Introduction To Pocket Holsters

As more and more people migrate towards CCW carry, a common question posted on shooting forums revolves around pocket holsters and their applications.

Used with some common sense, a pocket holster is an excellent method of CCW carry, especially for certain applications. As a matter of fact, it’s become my first choice of CCW carry.

Let’s take a look at pocket holsters and some useful features:

  • What is a pocket holster, and what is it designed to do?
  • What are pocket holsters made of?

What is a pocket holster, and what is it designed to do?

A pocket holster is a small holster made to carry an equally small weapon in a front pocket, trouser pocket, or jacket pocket.  Well designed pocket holsters should do the following:

  • Provide a safe method to carry a weapon in the pocket – Covering the trigger area, not only protects this area during your draw, but it also keeps debris out.
  • Conceal the weapon – A properly constructed pocket holster should break-up the outline of the weapon in the pocket, and minimize printing.
  • Make the weapon readily accessible – The pocket holster should be wide enough to keep the weapon in an upright, accessible position within the pocket.
  • Allow for immediate and deployment- It should allow for quick access, a full firing grip, and quick weapon deployment from the pocket.

What are pocket holsters made of?

Today pocket holsters on the market are usually produced from either:

Leather – About 80% of all pocket holsters on the market are made from leather. Some manufacturers use a stiff grade leather, while other use a softer style leather. The stiffer leather tends to be thicker in width, which can add to the overall bulk of the holster.

Nylon – Many of the lower priced pocket holsters are produced from nylon. Personally I don’t feel that nylon isn’t really strong enough for the daily rigors of a pocket holster, and feel that it lacks the rigidity to properly break-up the weapon outline. If you’re on a really tight budget, than nylon pocket holsters are definitely going to be something for you to consider.

Kydex – As kydex continues to evolve in holster applications, a select few manufacturers are now using it to produce pocket holsters. As kydex is significantly more rigid and stronger than leather or nylon, the kydex pocket holsters tend to be very thin.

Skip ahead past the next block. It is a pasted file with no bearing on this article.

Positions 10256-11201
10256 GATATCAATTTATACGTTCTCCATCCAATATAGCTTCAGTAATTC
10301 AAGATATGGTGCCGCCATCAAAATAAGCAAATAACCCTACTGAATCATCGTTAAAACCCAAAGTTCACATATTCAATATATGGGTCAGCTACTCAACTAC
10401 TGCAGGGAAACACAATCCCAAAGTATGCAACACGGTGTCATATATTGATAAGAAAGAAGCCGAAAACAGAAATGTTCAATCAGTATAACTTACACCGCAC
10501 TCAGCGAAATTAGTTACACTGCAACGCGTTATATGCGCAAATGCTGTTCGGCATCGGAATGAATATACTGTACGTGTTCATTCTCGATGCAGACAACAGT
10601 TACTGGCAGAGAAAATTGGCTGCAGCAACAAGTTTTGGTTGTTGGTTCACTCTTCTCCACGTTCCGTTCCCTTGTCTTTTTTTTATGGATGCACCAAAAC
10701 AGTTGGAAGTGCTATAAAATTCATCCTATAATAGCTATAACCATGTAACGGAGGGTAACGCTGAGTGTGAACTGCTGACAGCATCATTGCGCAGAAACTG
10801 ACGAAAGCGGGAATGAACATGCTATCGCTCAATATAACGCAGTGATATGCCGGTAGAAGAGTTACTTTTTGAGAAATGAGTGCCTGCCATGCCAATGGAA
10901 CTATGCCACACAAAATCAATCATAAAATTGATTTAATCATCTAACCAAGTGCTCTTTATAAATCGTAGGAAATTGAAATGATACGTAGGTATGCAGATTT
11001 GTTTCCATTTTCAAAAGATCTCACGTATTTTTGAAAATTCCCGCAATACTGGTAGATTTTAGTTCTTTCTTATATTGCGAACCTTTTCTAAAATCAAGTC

Some final thoughts:

Release Device – Be careful about the release device that is used when the weapon is drawn from the pocket. Some manufacturers use a hook of some type, while others rely on friction or a combination of the two.

Be aware that, if these release devices fail or don’t work properly; you could experience a draw problem or draw a holstered weapon in your time of need. We’re not saying that these types of holsters don’t work, we just want you to be aware of that possibility.

Concealability – An absolute must for CCW. Please realize that the level of concealability for pocket holsters will depend greatly on the size of the weapon carried. Pocket holsters are specifically designed for and work best with small handguns. Please be realistic with your concealment expectations. It’s going to be almost impossible to conceal a Glock 19 in a front pocket holster (Although we’ve seen people try). Choose the right size weapon, and pocket carry becomes much simpler. Some popular weapons that we’ve seen conceal well in a pocket holster include:

* Kel-Tec P-32
* S&W J Frames
* Small Kahr models
* Beretta Tomcat
* Colt Pony
* NAA Guardian .380/.32
* AMT Back-up

By following these simple guidelines, you’ll most likely be much more successful when choosing and carrying a pocket holster.